Kyle Busch came home in seventh after a late caution for debris on Lap 180 demolished his 1.4-second lead. Larson passed him shortly after the restart for his second win this season. The driver of the No. 18 Toyota is still searching for his first.

The win also landed Larson atop the point standings, five points ahead of Martin Truex Jr., who secured both Stage 1 and Stage 2 wins during the Firekeepers Casino 400.

The Monster Energy NASCAR Cup Series head to Sonoma, California next weekend, where Tony Stewart battled it out with Denny Hamlin for the last win of his NASCAR career.

Who will take home the win? Find out Sunday, June 25th at 3 p.m ET on Fox Sports 1.

Earnhardt’s career more than what meets the eye

Dale Earnhardt Jr. Announces His Retirement After the 2017 NASCAR Season

Photo by: Mike Comer

Hendrick Motorsports announced early Tuesday morning that Dale Earnhardt Jr. will retire after the 2017 Monster Energy NASCAR Cup Series season, ending a career that spans 18 years.

Earnhardt has been embraced by millions who first began following the career of his late father, known as The Intimidator, but along the way he carved a name for himself and a way to be remembered for who he was.

Dale Jr. didn’t ask for the Earnhardt name, but the Earnhardt name is what he was given. The differences between him and his father could possibly be described as a complete 360 degree difference, but that didn’t stop the 14-time Most Popular Driver from being the driver that he wanted to be.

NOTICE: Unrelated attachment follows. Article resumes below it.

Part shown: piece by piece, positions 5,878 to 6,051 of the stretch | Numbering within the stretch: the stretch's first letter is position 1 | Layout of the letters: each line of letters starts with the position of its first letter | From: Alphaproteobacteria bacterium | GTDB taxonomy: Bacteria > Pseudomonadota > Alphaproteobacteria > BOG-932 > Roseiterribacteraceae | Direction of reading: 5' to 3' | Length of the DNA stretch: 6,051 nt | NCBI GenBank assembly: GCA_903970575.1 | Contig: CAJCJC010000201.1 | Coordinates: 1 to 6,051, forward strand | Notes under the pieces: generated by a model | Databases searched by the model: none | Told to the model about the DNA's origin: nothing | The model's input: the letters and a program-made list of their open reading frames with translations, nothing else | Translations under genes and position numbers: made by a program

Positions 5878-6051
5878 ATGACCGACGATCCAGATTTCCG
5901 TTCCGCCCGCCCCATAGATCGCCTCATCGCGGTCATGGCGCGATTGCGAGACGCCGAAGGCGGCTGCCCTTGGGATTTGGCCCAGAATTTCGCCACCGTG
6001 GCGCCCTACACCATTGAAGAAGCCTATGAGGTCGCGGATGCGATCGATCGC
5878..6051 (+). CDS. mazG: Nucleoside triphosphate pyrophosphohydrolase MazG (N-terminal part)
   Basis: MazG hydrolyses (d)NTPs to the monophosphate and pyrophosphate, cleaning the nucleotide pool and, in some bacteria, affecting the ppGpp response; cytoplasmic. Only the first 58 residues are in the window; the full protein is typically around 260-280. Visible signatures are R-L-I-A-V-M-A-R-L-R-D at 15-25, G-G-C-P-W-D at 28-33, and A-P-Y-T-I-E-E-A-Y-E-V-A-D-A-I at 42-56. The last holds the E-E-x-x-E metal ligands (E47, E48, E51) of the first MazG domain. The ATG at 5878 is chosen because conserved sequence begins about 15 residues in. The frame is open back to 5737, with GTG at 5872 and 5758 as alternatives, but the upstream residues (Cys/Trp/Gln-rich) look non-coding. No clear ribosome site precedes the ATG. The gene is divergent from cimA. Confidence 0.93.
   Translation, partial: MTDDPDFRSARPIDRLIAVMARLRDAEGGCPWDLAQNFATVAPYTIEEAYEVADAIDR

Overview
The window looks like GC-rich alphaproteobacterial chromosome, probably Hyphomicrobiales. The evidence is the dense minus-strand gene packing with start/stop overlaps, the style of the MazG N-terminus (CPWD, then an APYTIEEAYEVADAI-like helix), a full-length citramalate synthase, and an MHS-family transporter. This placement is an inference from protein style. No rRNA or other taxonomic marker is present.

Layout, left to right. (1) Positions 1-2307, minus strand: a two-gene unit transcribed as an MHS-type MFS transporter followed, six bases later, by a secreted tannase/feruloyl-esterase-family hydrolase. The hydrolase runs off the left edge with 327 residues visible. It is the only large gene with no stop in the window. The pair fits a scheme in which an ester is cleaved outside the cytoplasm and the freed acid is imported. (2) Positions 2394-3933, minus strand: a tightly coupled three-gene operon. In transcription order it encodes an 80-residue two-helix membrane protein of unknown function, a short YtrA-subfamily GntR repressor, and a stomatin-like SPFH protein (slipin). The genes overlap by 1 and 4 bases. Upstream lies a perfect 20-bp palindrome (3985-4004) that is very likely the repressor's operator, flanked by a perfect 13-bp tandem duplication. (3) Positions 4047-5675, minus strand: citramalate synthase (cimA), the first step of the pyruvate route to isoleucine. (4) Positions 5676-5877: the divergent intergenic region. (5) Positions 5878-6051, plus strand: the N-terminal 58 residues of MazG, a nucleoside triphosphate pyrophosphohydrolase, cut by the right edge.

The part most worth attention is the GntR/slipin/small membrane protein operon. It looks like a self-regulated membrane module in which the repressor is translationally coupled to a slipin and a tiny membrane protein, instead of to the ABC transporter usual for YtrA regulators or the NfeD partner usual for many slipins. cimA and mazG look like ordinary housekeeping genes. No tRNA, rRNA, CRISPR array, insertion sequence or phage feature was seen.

Earnhardt has earned 26 victories, including two Daytona 500 wins, in 603 starts. He also has two championships in NASCAR’s second tier series now known as the XFINITY Series.

Earnhardt’s career began in the No. 8 driving for Dale Earnhardt Incorporated, or DEI, where he won 17 times. In 2007, Earnhardt announced he would be joining Hendrick Motorsports at the beginning of the 2008 season. Earnhardt began his tenure by winning the 2008 Budweiser Shootout, which is now The Clash.

With a career of about two decades, Earnhardt’s highlight reel is a significant one. He will be remembered for his dominance of NASCAR’s two restrictor plate circuits, Daytona and Talladega Superspeedway, where he has a combined total of 10 wins.

The 2001 Pepsi 400 and 2014 Daytona 500 are two of Earnhardt’s most memorable wins. The 2001 win at Daytona was the first win for the driver since Dale Earnhardt Sr.’s passing. The driver was pushed to victory by teammate Michael Waltrip. Earnhardt’s second win of The Great American Race also brought the addition of Earnhardt to the social media world. He joined Twitter the day after the victory, sharing pictures of him in victory lane with the Harley J. Earl trophy and in front of the statue of his father at the Daytona Experience.

Earnhardt’s career in racing will be remembered for years to come. Diehard fans who coined the name “Junior Nation”, should remember him for being as loyal to them and the sport as they were to him. Those that have gotten the chance to see the transformation of Earnhardt into not only his own driver, but also his own man, should consider themselves lucky.

The rest of the 2017 season should be a time to rejoice and come Homestead know that even though it’s the end of an era, the era was well spent.

Jimmie Johnson captures Texas Victory

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Photo by: Sarah Crabill

If there were any doubts about Jimmie Johnson’s winning ways before the O’Reilly Auto Parts 500, they were put to rest at Texas Motor Speedway.